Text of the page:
The Princeton Legacy Library uses the latest print-on-demand technology to again make available previously out-of-print books from the distinguished backlist of Princeton University Press. These paperback editions preserve the original texts of these important books while presenting them in durable paperback editions. The goal of the Princeton Legacy Library is to vastly increase access to the rich scholarly heritage found in the thousands of books published by Princeton University Press since its founding in 1905
Genre: Non-Fiction > History

Continue reading “Austria’s Eastern Question, 1700-1790 by Karl A Roider Jr.”

Armageddon Insurance: Civil Defense In The United …

Continue reading “Armageddon Insurance: Civil Defense In The United …”

Armageddon Insurance: Civil Defense In The United …

Continue reading “Armageddon Insurance: Civil Defense In The United …”

Are We There Yet?: The American Automobile …

Continue reading “Are We There Yet?: The American Automobile …”

A Perfidious Distortion of History by Jürgen Tampke (Jurgen)

A Perfidious Distortion of History: The Versailles Peace Treaty and the Success of the Nazis by Jürgen Tampke
Requirements: .ePUB reader, 340 KB
Overview: A controversial and important work of revisionist history that rebuts the accepted version of the role of the Versailles Peace Treaty in the rise of Nazism and the unleashing of World War II.

The Versailles Peace Treaty, the pact that ended World War I between the German empire and the Allies, has not enjoyed a positive reputation since its signing in June 1919. Conventional wisdom has it that the treaty’s requirements for massive reparation payments crippled the economy of the Weimar Republic and destabilised its political life. Ultimately, it is argued, the treaty prevented the seeds of democracy sown in the aftermath of the Great War from flourishing, and drove the German people into the arms of Adolph Hitler.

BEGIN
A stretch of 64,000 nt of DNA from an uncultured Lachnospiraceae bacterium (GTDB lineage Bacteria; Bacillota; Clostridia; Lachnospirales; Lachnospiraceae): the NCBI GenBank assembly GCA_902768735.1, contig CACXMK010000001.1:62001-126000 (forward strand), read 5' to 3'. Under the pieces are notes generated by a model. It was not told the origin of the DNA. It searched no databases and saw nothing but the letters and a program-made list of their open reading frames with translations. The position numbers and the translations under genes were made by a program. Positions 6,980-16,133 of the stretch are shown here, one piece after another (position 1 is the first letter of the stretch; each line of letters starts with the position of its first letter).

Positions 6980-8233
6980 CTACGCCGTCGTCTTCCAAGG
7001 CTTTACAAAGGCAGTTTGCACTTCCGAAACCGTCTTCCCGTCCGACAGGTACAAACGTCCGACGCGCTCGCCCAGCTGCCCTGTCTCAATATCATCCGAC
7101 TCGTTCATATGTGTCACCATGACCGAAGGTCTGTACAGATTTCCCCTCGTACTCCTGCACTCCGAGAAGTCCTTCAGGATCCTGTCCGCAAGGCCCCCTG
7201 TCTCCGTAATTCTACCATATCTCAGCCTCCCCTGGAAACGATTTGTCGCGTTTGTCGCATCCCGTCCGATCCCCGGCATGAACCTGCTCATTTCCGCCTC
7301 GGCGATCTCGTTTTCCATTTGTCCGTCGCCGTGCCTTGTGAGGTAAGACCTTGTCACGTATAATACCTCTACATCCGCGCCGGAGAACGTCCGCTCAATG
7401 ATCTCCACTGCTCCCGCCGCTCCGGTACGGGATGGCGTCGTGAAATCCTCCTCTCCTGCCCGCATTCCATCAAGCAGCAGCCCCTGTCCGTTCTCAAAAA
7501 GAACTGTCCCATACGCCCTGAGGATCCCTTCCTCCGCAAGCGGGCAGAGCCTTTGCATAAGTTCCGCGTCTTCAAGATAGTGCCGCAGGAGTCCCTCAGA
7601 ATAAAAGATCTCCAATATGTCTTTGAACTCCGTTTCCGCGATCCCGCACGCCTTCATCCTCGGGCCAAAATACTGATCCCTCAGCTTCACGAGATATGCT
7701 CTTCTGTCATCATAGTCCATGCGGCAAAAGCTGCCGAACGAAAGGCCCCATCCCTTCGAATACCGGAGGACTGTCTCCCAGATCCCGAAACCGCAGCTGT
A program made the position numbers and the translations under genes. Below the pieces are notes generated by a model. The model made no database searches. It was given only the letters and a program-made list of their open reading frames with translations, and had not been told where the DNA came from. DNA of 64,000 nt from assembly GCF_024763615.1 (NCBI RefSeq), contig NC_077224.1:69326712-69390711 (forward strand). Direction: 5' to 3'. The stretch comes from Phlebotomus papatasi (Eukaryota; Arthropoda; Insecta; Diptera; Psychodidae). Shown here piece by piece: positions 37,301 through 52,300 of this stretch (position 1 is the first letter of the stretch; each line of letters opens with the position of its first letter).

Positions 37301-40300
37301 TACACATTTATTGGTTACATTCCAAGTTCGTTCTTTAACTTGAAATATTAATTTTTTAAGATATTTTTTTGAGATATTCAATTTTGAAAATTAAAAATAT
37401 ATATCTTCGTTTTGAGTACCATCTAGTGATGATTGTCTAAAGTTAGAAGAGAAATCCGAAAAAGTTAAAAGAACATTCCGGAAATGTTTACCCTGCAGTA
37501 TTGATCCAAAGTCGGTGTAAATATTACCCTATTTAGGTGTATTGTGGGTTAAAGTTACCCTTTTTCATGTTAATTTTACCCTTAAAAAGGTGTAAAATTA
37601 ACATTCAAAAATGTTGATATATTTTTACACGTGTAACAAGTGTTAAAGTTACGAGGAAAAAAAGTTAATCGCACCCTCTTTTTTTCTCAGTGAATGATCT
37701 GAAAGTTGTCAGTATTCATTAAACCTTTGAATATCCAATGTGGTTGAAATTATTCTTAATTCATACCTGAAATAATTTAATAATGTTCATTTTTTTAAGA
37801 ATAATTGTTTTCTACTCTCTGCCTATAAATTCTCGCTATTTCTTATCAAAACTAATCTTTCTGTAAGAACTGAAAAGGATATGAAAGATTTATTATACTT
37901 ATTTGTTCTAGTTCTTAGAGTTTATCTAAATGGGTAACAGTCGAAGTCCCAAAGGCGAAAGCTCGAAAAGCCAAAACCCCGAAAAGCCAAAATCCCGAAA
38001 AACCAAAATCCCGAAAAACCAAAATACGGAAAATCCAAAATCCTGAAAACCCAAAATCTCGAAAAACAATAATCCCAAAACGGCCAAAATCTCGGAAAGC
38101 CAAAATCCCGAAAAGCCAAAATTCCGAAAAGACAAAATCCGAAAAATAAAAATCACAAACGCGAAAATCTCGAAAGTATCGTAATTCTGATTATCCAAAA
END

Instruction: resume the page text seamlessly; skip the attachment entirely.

Genre: Non-Fiction > History

Continue reading “A Perfidious Distortion of History by Jürgen Tampke (Jurgen)”

A Perfidious Distortion of History by Jürgen Tampke

A Perfidious Distortion of History: The Versailles Peace Treaty and the Success of the Nazis by Jürgen Tampke
Requirements: .ePUB reader, 340 KB
Overview: A controversial and important work of revisionist history that rebuts the accepted version of the role of the Versailles Peace Treaty in the rise of Nazism and the unleashing of World War II.

The Versailles Peace Treaty, the pact that ended World War I between the German empire and the Allies, has not enjoyed a positive reputation since its signing in June 1919. Conventional wisdom has it that the treaty’s requirements for massive reparation payments crippled the economy of the Weimar Republic and destabilised its political life. Ultimately, it is argued, the treaty prevented the seeds of democracy sown in the aftermath of the Great War from flourishing, and drove the German people into the arms of Adolph Hitler.
Genre: Non-Fiction > History

Continue reading “A Perfidious Distortion of History by Jürgen Tampke”

A People’s History of the German Revolution by William A. Pelz

A People’s History of the German Revolution: 1918-19 by William A. Pelz
Requirements: .ePUB reader, 416 KB
Overview: In October 1918, war-weary German sailors mutinied when the Imperial Naval Command ordered their engagement in one final, fruitless battle with the British Royal Navy. This revolt, in the dying embers of the First World War, quickly erupted into a full scale revolution that toppled the monarchy and inaugurated a period of radical popular democracy.
The establishment of the Weimar Republic in 1919 ended the revolution, relegating all but its most prominent leaders to a historical footnote. In A People’s History of the German Revolution, William A. Pelz cuts against the grain of mainstream accounts that tend to present the revolution as more of a ‘collapse’, or just a chaotic interregnum that preceded the country’s natural progression into a republic.
Going beyond the familiar names of Karl Liebknecht, Rosa Luxemburg or Clara Zetkins, Pelz explores the revolution from the bottom up, focusing on the active role that women, rank-and-file activists, and ordinary workers played in its events. Rejecting the depiction of agency as exclusively in the hands of international actors like Woodrow Wilson or in those of German elites, he makes the compelling case that, for a brief period, the actions of the common people shaped a truly revolutionary society.
Genre: Non-Fiction > History

Continue reading “A People’s History of the German Revolution by William A. Pelz”